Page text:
Longtime college basketball commentator Billy Packer, the voice of the NCAA Tournament for more than 30 years, died Thursday night. He was 82.

Packer’s two sons, Mark and Brandt, announced the news Thursday night via Twitter.

Mark Packer told The Associated Press that his father had been in a Charlotte hospital for the past three weeks with a series of medical complications that eventually led to kidney failure.

Packer was a college basketball analyst for 34 straight Final Fours, first on NBC and then CBS, while also working as an analyst for ACC games on Raycom. In 1993, he received a Sports Emmy for Outstanding Sports Personality, Studio and Sports Commentator.

Packer was the son of longtime basketball coach Anthony Packer, who spent 16 seasons as the head coach at Lehigh. After earning all-state honors as a sophomore at Pennsylvania, Packer attended Wake Forest, where he was named All-ACC in 1961 and 1962. He led the Devils to three ACC regular-season titles and their first Final Four appearance in 2011. In the year In 1962, when the Packers were named to the All-Region team.

In the year In 1972, he briefly entered the coaching profession before becoming an announcer. Packer told The Athletic in 2019 that he “had no goal of becoming a broadcaster.”

But within two years, the Packers were on the call for the NCAA tournament and the Final Four, and he didn’t give up his seat until he left in 2008.

“One day in the middle of my career, I decided I wasn’t going to do this. One of the things I told myself was that I really enjoy researching and studying the game and having the opportunity to interact with people I respect” who really know the game and its history. “And if I don’t enjoy doing that, I want to stop,” he told The Athletic. “Well, there’s a point where you say I’ve enjoyed my run and now it’s time to get back and do other things that I enjoy. The last game I saw in person was the last game I broadcast. The (2008) national championship game between Memphis and Kansas.”

Packers have some of the most famous calls in Final Four history, most notably when Myles Simmons said “Simon says … championship” after leading Arizona to the 1997 national championship.

Magic Johnson was part of the broadcast along with Dick Enberg and Al McGuire in 1979 when Magic Johnson’s Michigan State team defeated Larry Bird’s Indiana State team in the title game. That was the highest-rated game in basketball history, with a 21.1 Nielsen rating and an estimated 35.1 million viewers.

“He was very excited to make the final four,” Mark Packer told the AP. Timed it right. Everything in life is about time. His ability to participate in something that, in fact, he was going to see anyway, was a joy to him. And then college basketball started with Magic Johnson and Larry Bird and I think that’s what caused college basketball fans to go crazy with March Madness.”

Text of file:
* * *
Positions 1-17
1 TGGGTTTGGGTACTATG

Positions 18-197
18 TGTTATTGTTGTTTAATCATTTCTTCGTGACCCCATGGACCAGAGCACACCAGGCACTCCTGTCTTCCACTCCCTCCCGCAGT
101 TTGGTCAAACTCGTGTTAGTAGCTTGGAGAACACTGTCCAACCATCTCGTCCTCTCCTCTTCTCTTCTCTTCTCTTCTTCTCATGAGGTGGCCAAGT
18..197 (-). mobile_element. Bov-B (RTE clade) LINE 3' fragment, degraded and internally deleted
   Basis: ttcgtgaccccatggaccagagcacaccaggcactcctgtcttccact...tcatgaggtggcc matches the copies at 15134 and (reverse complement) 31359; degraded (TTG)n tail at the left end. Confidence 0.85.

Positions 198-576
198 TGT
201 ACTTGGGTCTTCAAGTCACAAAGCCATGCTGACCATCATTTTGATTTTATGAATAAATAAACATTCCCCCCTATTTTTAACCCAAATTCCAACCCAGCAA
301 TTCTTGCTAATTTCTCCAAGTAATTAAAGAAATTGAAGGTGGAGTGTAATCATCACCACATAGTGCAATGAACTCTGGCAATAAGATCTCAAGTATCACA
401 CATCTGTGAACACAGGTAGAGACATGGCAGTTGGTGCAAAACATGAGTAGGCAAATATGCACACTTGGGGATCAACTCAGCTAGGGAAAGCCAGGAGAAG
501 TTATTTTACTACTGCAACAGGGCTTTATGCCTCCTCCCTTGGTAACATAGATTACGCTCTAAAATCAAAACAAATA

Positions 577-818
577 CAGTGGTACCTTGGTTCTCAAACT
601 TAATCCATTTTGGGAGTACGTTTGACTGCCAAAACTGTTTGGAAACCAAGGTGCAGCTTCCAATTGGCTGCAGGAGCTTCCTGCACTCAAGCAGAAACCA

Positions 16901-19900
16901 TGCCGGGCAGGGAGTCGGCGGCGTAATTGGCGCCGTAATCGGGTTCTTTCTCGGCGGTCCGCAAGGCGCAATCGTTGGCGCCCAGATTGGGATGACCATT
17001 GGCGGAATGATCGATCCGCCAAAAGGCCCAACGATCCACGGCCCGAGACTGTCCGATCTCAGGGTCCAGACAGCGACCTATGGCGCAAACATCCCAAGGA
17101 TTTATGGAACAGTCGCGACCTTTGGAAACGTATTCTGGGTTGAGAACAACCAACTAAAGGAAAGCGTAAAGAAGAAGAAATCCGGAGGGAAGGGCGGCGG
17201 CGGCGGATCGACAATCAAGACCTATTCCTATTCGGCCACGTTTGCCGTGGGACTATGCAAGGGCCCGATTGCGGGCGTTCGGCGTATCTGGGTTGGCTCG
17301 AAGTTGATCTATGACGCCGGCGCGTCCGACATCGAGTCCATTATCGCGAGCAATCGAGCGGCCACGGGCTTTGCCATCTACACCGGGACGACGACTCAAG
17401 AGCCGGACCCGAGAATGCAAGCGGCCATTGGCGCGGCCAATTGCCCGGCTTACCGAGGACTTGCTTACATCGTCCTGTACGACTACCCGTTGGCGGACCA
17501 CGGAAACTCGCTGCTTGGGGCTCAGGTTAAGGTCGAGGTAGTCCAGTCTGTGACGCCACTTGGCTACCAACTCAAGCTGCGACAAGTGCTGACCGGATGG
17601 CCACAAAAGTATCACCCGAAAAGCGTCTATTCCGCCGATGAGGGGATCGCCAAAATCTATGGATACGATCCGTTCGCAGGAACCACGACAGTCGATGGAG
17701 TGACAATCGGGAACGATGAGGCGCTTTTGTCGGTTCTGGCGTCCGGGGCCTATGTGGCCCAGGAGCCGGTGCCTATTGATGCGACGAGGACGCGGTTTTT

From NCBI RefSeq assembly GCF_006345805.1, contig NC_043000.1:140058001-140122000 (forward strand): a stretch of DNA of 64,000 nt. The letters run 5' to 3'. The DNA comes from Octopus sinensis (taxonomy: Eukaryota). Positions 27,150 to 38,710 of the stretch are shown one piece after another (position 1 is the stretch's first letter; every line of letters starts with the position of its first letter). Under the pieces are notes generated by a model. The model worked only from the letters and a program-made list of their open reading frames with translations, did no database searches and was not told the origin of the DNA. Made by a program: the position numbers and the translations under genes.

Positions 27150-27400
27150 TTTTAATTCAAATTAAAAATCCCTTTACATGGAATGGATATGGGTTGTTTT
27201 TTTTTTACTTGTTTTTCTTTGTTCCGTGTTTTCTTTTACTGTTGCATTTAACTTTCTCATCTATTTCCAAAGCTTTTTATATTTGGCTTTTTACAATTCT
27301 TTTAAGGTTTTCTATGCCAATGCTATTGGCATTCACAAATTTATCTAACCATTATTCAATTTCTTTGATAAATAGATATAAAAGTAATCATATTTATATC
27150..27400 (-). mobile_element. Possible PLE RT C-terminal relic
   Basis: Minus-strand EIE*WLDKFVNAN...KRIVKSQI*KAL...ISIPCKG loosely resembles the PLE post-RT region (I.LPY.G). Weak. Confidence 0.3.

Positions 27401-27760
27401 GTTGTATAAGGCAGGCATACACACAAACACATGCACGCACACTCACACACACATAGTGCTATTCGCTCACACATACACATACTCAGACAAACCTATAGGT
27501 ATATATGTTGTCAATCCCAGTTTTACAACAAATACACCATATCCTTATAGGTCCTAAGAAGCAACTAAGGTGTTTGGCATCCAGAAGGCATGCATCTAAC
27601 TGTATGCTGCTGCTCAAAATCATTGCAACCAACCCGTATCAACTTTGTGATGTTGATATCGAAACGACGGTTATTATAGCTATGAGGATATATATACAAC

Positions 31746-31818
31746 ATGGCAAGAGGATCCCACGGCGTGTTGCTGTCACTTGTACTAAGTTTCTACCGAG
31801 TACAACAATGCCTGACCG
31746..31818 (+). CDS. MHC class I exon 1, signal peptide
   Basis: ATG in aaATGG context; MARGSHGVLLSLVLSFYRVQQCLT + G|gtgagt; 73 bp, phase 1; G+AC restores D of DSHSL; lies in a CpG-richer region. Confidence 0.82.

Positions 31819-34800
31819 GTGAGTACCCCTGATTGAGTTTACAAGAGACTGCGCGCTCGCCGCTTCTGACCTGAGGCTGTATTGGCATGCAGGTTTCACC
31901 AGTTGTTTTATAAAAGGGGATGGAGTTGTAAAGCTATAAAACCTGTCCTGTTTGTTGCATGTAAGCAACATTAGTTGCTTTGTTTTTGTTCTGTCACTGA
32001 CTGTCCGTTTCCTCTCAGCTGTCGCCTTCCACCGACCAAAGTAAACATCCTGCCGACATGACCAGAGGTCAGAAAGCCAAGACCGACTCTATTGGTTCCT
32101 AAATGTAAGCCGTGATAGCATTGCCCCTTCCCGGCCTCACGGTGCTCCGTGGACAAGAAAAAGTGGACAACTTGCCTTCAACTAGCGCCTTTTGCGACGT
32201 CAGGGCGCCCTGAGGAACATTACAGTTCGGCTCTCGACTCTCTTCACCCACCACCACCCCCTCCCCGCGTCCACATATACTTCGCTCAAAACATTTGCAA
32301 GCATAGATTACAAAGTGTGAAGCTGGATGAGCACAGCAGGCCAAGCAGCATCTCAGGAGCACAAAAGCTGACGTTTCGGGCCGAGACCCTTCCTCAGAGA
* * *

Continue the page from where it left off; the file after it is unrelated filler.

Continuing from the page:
“For more than three decades, Packer has been synonymous with college basketball and has set the standard for excellence as the voice of the NCAA Men’s Basketball Tournament,” said CBS Sports Chairman Sean McManus.

“He had a huge impact on the growth and popularity of the sport,” McManus said in a statement. “Indeed, Billy fashioned the game in his own unique style, attitude and opinion, but he always kept his focus on the game. As passionate as he was about basketball, at heart Billy was a family man. Through CBS Sports, college basketball, and most of all, as a loving husband, The legacy of father and grandfather will be greatly missed by all.

ESPN college basketball analyst Dick Vitale was among those paying tribute to Packer on Twitter, writing, “So sad to learn of the passing of Billy Packer, the love of college basketball.”

College basketball analyst Fran Fraschla He tweeted.Because of you (we fell in love with college basketball) your voice will be in my head forever.

When Packer left as CBS’s lead analyst and was replaced by Clark Kellogg in 2008, the most important people in college sports expressed their admiration for Packer and his impact on the game.

“His understanding of men’s college basketball, his analysis of the game and his passion for the place in higher education ensured a legacy that anyone would envy,” said the late NCAA President Miles Brandt. “He is a friend of intercollegiate athletics, and I want to thank him for his significant contributions to the NCAA’s Final Four run, as well as his many other contributions over the years.”

“The only word that describes Billy is huge,” former Big East commissioner Mike Trangheit said in 2008. His love for the game and the way he presented it, I think, is unmatched. This creates an incredible void. If we love the game of college basketball, we will surely miss it.

Outside of his broadcasting career, Packer was involved in several business and real estate deals.

“I had no interest in competing in sports since I played my last basketball game in college,” he told the Tampa Bay Times in 1999. “But I love the challenge of business deals.” It is something very close to me. Sports: A game that adults can play.

The Associated Press contributed to this report.

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